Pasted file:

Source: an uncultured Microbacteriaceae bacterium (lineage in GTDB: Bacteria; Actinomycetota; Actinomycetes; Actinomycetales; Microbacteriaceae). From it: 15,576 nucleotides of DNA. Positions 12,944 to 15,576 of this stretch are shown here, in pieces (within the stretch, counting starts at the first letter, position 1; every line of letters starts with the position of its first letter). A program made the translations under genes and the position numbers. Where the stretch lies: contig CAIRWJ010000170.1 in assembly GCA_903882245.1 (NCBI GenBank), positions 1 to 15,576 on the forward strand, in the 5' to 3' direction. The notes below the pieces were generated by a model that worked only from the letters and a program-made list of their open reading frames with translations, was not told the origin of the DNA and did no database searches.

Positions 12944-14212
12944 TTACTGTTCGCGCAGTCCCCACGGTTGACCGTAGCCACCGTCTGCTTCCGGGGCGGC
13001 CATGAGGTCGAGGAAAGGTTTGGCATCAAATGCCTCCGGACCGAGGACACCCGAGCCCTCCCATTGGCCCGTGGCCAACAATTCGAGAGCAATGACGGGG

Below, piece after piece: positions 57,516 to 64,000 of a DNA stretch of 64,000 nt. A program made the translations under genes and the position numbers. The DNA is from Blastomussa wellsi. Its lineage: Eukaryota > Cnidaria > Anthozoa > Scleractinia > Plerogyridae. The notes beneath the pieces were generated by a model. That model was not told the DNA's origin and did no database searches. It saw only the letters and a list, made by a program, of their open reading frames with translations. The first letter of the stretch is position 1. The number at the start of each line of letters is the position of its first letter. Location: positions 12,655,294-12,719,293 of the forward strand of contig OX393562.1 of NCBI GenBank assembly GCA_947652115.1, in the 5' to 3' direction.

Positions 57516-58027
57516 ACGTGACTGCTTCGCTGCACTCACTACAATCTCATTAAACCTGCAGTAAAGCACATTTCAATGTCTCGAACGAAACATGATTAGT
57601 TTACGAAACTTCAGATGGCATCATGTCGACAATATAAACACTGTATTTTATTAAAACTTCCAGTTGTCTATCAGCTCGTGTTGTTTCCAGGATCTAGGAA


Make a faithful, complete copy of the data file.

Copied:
Source: an uncultured Microbacteriaceae bacterium (lineage in GTDB: Bacteria; Actinomycetota; Actinomycetes; Actinomycetales; Microbacteriaceae). From it: 15,576 nucleotides of DNA. Positions 12,944 to 15,576 of this stretch are shown here, in pieces (within the stretch, counting starts at the first letter, position 1; every line of letters starts with the position of its first letter). A program made the translations under genes and the position numbers. Where the stretch lies: contig CAIRWJ010000170.1 in assembly GCA_903882245.1 (NCBI GenBank), positions 1 to 15,576 on the forward strand, in the 5' to 3' direction. The notes below the pieces were generated by a model that worked only from the letters and a program-made list of their open reading frames with translations, was not told the origin of the DNA and did no database searches.

Positions 12944-14212
12944 TTACTGTTCGCGCAGTCCCCACGGTTGACCGTAGCCACCGTCTGCTTCCGGGGCGGC
13001 CATGAGGTCGAGGAAAGGTTTGGCATCAAATGCCTCCGGACCGAGGACACCCGAGCCCTCCCATTGGCCCGTGGCCAACAATTCGAGAGCAATGACGGGG

Below, piece after piece: positions 57,516 to 64,000 of a DNA stretch of 64,000 nt. A program made the translations under genes and the position numbers. The DNA is from Blastomussa wellsi. Its lineage: Eukaryota > Cnidaria > Anthozoa > Scleractinia > Plerogyridae. The notes beneath the pieces were generated by a model. That model was not told the DNA's origin and did no database searches. It saw only the letters and a list, made by a program, of their open reading frames with translations. The first letter of the stretch is position 1. The number at the start of each line of letters is the position of its first letter. Location: positions 12,655,294-12,719,293 of the forward strand of contig OX393562.1 of NCBI GenBank assembly GCA_947652115.1, in the 5' to 3' direction.

Positions 57516-58027
57516 ACGTGACTGCTTCGCTGCACTCACTACAATCTCATTAAACCTGCAGTAAAGCACATTTCAATGTCTCGAACGAAACATGATTAGT
57601 TTACGAAACTTCAGATGGCATCATGTCGACAATATAAACACTGTATTTTATTAAAACTTCCAGTTGTCTATCAGCTCGTGTTGTTTCCAGGATCTAGGAA